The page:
Post-Brexit immigration rules in the UK have had a huge impact on school trips bookings from EU countries, whilst many European countries are now in higher demand than Britain, organisers have said.
According to operators, the pandemic has affected European school trips, but EU countries are still in much higher demand than the UK.
This is also because of UK government’s requirement to book and pay for two Covid tests, but the biggest hit has been Britain’s decision to refuse EU group passports and ID cards since 1 October and only accept individual passports.
One school trips operator, Eurovoyages, told The Guardian that “schools have forgotten the UK was a destination”.
In 2022, one company may not have any pupils come to the UK
And, whilst the company received 53 inquiries for trips to Ireland next year, and others for Poland, the Czech Republic, Austria and the Netherlands, it received “precisely two requests for the UK, one of which has already changed its mind and decided to visit Ireland.”
Monique Tissot Martel, Eurovoyages general manager, said French schools wanting pupils to experience an English-speaking environment are now even considering Normandy and its British host families.
She said: “It is really a shame, as trips to the UK were very popular.
“In 2019 we sent more than 11,000 students to the UK. Next year it will be between zero and 100.”
German tour operator CTS Reisen told the newspaper that the demand for trips to the UK dropped from over 1,200 school groups and 37,000 pupils to zero bookings for next year.
And he said that, because most see Britain as “too difficult now”, customers now book other destinations instead.
Owner Peter Adam slammed UK’s Covid restrictions as “tougher in the UK than in other European countries” and highlighted parents would now have to fork out more money from their pockets to get their children individual passports, in order to meet UK’s new rules.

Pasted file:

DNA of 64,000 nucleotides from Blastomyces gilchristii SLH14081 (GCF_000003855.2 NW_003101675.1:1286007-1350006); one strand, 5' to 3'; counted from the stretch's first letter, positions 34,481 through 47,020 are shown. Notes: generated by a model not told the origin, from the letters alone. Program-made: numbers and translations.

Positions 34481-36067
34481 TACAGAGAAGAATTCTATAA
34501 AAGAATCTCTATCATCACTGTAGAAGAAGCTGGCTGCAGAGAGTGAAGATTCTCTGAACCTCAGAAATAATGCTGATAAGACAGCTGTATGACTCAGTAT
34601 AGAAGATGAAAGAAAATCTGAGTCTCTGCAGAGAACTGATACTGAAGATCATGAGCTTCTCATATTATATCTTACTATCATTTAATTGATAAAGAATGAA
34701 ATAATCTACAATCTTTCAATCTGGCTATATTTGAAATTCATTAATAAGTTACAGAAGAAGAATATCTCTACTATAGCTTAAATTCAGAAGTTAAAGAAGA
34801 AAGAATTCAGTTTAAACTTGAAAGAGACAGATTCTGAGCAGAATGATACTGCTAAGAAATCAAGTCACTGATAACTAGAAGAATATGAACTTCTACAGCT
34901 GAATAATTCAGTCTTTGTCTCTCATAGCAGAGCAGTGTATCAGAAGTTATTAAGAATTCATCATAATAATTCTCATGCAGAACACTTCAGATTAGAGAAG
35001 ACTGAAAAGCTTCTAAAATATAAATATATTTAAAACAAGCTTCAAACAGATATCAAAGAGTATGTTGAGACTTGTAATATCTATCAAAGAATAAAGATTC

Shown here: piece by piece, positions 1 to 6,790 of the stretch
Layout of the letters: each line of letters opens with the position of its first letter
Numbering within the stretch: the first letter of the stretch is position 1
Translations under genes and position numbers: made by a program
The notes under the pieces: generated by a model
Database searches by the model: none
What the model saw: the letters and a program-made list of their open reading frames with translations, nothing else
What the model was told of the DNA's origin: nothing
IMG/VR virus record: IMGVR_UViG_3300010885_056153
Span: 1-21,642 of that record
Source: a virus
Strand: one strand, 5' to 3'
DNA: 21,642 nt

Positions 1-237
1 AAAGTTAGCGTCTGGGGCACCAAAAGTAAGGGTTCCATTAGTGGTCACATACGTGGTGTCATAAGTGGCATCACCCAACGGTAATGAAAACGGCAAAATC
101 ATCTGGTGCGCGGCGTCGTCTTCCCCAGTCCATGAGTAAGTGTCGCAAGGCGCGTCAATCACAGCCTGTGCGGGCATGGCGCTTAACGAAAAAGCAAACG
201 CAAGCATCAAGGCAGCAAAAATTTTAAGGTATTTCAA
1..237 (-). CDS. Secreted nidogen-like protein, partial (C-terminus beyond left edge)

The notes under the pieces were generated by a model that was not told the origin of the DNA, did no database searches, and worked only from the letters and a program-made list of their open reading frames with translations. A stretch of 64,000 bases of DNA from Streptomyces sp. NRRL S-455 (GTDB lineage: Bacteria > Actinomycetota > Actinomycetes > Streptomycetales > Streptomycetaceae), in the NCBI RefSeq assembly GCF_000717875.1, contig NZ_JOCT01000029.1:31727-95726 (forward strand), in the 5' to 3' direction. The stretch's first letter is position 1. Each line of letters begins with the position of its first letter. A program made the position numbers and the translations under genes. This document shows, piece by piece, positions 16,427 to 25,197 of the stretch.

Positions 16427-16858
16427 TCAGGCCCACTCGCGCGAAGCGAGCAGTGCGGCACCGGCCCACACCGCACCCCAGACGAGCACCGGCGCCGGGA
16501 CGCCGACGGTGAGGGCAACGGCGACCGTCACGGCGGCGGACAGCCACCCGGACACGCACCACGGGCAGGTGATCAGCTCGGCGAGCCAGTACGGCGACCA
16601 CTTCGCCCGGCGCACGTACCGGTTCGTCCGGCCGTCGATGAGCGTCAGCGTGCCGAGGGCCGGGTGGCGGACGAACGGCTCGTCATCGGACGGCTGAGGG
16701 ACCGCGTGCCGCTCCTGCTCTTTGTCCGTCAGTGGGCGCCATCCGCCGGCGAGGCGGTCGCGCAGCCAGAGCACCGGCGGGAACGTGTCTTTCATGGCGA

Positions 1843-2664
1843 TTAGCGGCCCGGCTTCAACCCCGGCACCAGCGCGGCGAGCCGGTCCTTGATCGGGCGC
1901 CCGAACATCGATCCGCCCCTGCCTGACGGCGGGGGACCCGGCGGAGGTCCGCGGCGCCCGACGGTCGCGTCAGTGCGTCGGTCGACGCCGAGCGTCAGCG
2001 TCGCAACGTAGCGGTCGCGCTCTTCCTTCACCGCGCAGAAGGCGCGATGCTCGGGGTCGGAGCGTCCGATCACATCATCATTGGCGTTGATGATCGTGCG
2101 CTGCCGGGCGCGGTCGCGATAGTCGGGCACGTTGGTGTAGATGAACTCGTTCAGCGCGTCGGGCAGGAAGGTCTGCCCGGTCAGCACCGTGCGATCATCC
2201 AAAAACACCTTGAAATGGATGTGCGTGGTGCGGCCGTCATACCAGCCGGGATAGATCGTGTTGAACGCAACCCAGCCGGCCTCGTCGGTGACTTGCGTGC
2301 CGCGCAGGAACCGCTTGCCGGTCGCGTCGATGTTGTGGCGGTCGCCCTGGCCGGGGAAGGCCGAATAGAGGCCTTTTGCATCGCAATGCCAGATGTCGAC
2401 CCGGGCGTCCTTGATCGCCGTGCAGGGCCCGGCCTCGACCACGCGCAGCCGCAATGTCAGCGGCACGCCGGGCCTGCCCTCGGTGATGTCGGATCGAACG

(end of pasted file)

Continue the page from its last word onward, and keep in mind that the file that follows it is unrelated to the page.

‘Completely abandoned the UK’
Meanwhile, LinguaStay labelled the decline in bookings as “absolutely dramatic”, highlighting European schools were previously sending a million children to the UK each year on trips, but that the continent has “completely abandoned the UK for other countries”.
She told The Guardian: “These children learn English staying in host families.
“They mix with the local community, take part in workshops such as drama and cookery, have integration days at local schools and guided tours of cities and tourist attractions. They travel off peak, which helps many smaller UK towns and businesses outside peak season.”
Meanwhile, French firm Verdié Voyages, which sent 800 coaches of pupils to England in 2019, said requests for 2022 dropped by 80 per cent.
The company said that because of Brexit, the UK, once its main destination, is “almost unsaleable”.
And PG Trips told the newspaper that his firm used to book 80 per cent of its school trips to Britain and only 20 per cent to Ireland, but in 2022 the reverse will apply, with requests for Britain amounting to 10 per cent.
“You only need an EU identity card to travel there, for non-EU students the ‘list of travellers’ is still accepted, and as far as Covid is concerned the EU health pass is sufficient. People much prefer to pay a little more but not have all the UK constraints,” PG Trips’ Edward Hisbergues said.